• Develop demand reduction operating plan to minimise production losses.
  • Work closely with Eskom to ensure Hulamin has as few disruptions as possible.
  • Install backup generators to mitigate impact of load shedding/curtailment.
  • Work with Energy Intensive Users Group (EIUG) to lobby Nersa for “reasonable” electricity cost escalations.
Uncertainty in sustainability of Hillside smelter. THREAT
  • Develop alternative metal sourcing options.
  • Engage government, South 32 and other stakeholders to ensure
    support for domestic aluminium industry.
Financial Social/ relationship Stable
Accelerating impact of climate change, and
increasing global environment regulations.
Local and international resolve towards low-carbon economy  Introduction of Carbon Tax in
South Africa.
  • Engagement with government through AFSA regarding an appropriate approach to the levying of carbon tax on the aluminium industry.
  • Ongoing efforts to reduce Hulamin’s electricity and gas consumption.

Natural Financial Stable 
Water scarcity     Disruption to manufacturing operations. THREAT 
  • Projects to reduce water consumption.
  • Increase the water storage capacity on site.
  • Investigation in the use of recycled water on all manufacturing
  • Ongoing engagement with the municipality regarding water supply.
Loss of confidence in US authorities ability to deliver growth-boosting fiscal policies result in a weaker US Dollar. At the same time South African political stability improves, supports foreign investment and growth resulting in a stronger Rand. South African Rand strengthens against the US Dollar and remains at stronger level for an extended period  Significantly stronger Rand results in major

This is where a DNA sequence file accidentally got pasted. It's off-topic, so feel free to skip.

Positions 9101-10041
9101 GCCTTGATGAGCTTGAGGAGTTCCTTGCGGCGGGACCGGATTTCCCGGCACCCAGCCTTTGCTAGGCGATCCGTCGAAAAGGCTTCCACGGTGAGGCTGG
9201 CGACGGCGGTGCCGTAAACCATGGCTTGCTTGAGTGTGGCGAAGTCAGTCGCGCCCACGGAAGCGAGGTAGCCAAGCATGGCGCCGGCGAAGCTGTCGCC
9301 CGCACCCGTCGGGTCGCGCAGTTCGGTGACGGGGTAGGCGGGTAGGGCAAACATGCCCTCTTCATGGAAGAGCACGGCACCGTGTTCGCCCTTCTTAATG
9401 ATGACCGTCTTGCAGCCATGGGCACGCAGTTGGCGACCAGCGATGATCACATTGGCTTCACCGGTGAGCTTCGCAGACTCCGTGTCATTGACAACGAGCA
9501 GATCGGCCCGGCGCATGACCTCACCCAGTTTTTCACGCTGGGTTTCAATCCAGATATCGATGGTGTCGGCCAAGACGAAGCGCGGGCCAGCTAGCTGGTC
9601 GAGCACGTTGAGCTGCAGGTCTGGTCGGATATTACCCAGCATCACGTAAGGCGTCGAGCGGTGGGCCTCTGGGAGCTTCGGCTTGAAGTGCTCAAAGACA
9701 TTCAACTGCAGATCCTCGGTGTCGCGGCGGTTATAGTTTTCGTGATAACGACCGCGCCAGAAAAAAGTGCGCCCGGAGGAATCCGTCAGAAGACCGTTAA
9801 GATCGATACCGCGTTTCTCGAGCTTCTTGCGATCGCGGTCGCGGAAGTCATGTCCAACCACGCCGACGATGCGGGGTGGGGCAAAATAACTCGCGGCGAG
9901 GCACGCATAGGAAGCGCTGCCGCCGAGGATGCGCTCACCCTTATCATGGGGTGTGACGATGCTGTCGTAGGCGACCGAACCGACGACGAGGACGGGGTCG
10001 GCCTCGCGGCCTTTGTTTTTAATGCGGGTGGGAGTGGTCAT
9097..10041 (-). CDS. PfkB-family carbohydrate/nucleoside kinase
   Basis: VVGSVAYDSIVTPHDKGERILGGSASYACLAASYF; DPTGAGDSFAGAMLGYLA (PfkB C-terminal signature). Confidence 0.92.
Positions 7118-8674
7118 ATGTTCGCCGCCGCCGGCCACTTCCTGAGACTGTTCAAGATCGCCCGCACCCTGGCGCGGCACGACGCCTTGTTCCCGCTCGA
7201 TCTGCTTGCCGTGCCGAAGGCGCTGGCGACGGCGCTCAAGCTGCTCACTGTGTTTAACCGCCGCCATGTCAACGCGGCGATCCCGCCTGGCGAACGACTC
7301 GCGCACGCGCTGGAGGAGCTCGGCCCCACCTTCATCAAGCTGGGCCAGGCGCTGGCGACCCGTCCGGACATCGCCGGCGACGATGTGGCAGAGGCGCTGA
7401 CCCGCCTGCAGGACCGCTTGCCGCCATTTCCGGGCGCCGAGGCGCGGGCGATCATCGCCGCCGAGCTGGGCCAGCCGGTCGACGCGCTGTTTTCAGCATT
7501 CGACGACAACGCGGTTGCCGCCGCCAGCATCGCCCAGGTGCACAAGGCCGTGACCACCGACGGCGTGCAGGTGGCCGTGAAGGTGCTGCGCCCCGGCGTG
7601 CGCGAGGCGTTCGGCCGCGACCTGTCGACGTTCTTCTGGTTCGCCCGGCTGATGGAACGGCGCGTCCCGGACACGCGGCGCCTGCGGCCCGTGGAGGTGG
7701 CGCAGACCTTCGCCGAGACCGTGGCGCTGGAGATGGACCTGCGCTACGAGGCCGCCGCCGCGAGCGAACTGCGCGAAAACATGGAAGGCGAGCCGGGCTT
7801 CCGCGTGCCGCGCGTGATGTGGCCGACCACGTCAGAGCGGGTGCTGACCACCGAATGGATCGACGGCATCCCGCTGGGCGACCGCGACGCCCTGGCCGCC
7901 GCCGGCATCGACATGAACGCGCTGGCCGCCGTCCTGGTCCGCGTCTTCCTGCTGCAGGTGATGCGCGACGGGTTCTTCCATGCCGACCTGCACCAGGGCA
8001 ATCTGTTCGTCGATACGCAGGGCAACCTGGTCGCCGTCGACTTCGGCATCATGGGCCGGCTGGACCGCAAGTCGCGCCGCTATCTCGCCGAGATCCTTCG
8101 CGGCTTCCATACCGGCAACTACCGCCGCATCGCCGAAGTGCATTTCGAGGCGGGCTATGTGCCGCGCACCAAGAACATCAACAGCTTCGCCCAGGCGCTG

negative impact on Hulamin’s EBIT.
  • Ongoing focus on improving rolling margins and sustainably reducing costs – thereby reducing break-even levels.
  • Delay non-urgent capex. Improve prioritisation of capex.
  • Continue to maximise production within a stable plant.
  • Reduce working capital – increase inventory efficiencies, negotiate longer credit terms with suppliers and reduced terms with customers.
  • Review hedging strategy to change Hulamin risk profile.
  • Sell non-core assets/other business units.
  • Maintaining suitable borrowing facilities and headroom.
  Financial  Increasing 
New and increasing use of digital activities and technologies to improve business value. An opportunity arises as to how these new technologies will be used to achieve business strategy objectives  Leverage product and process know-how,
achieve production efficiencies and cost
reduction, improved agility and closer
customer collaboration and service
  • Develop digitalisation roadmap and strategy.


  Strengthen the core (of the business) to compete
  Increase rolling margins
  Investing in the assets of tomorrow